The collapse of the paternalistic Soviet state gave rise to a Hobbesian free market. Memories of the so-called wild 1990s are seared into the Russian collective memory. Everything was for sale. Desperate pensioners pawned the few possessions they had in crude roadside markets while
hulking state enterprises were sold off through a disastrous scheme of voucher privatization, which saw whole swaths of industry, and much of the country’s wealth, brought under the control of just a handful of individuals.
As the state’s monopoly on the use of force began to crumble, criminal gangs were on the ascent as guarantors of safety and providers of a kind of justice. With private industry on the rise,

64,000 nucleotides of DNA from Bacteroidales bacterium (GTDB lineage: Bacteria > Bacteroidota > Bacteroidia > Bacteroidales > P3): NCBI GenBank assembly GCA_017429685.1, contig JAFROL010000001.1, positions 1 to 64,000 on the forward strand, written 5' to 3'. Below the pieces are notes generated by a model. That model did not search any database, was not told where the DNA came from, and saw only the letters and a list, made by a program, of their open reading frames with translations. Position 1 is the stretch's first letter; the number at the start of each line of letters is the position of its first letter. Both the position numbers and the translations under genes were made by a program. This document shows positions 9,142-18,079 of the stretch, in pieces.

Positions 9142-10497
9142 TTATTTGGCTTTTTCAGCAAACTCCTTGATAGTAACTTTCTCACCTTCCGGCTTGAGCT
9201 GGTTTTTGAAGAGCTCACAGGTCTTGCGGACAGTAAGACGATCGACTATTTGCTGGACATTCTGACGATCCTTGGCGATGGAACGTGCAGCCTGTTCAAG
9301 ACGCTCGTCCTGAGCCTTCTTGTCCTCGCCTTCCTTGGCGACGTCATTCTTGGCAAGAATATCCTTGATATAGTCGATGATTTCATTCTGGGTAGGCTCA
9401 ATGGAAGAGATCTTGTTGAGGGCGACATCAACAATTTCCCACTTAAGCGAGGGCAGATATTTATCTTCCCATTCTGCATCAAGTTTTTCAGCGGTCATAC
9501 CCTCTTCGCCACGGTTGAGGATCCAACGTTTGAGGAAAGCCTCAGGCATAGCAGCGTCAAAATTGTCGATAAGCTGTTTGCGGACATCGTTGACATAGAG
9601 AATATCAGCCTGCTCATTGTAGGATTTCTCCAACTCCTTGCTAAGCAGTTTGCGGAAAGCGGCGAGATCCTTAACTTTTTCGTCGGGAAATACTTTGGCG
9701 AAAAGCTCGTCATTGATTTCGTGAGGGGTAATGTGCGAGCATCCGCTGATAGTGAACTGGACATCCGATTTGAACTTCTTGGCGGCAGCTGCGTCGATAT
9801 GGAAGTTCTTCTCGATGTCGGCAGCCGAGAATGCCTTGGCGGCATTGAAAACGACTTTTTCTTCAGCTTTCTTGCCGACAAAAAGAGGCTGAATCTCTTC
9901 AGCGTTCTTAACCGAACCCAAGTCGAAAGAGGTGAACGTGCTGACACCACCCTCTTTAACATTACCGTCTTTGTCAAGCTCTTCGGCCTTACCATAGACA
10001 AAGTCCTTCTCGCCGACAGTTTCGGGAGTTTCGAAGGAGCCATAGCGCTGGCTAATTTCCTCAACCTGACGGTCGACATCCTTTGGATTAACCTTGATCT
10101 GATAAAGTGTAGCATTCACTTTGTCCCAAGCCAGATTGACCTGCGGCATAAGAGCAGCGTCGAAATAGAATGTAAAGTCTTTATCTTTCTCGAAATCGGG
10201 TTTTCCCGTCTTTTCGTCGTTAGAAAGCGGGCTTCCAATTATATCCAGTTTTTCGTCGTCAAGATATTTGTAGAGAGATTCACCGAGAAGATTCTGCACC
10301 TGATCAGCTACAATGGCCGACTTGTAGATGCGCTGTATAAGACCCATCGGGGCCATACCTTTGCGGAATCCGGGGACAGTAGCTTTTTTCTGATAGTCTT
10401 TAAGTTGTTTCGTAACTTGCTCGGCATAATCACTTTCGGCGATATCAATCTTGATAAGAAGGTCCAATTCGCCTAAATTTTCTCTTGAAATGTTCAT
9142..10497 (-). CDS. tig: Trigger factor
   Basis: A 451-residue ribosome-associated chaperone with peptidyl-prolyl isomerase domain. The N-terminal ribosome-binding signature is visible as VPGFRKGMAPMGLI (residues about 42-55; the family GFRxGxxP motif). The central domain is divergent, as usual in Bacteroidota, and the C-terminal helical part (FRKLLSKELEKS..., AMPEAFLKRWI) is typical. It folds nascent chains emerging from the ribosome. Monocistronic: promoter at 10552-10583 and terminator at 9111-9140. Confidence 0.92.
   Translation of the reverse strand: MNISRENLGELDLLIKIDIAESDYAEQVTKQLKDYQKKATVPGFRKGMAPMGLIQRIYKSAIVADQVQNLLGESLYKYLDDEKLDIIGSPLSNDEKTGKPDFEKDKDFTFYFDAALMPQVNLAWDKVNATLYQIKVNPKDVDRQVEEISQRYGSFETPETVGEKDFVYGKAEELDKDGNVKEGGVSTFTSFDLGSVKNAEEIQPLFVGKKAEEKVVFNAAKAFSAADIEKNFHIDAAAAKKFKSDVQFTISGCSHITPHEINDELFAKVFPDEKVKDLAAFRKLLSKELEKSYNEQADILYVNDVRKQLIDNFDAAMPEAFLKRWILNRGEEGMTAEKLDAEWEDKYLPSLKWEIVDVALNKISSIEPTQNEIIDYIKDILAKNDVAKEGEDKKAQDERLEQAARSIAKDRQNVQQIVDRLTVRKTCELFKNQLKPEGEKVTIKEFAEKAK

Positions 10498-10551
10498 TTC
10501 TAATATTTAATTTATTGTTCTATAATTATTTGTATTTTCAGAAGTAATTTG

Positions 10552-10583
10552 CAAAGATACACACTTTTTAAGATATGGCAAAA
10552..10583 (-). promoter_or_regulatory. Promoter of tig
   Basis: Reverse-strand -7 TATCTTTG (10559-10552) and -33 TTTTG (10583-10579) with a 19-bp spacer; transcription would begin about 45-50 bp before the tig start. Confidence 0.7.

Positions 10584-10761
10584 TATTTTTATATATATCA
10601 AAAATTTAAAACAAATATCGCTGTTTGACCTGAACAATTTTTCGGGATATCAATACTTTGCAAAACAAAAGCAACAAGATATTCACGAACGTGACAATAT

krysha provided a steady stream of income for criminal gangs—a more reliable one than risky criminal activities like robbery. Racketeers became more invested in the success of the businesses they protected. Described as “violent entrepreneurs” by the Russian sociologist Vadim Volkov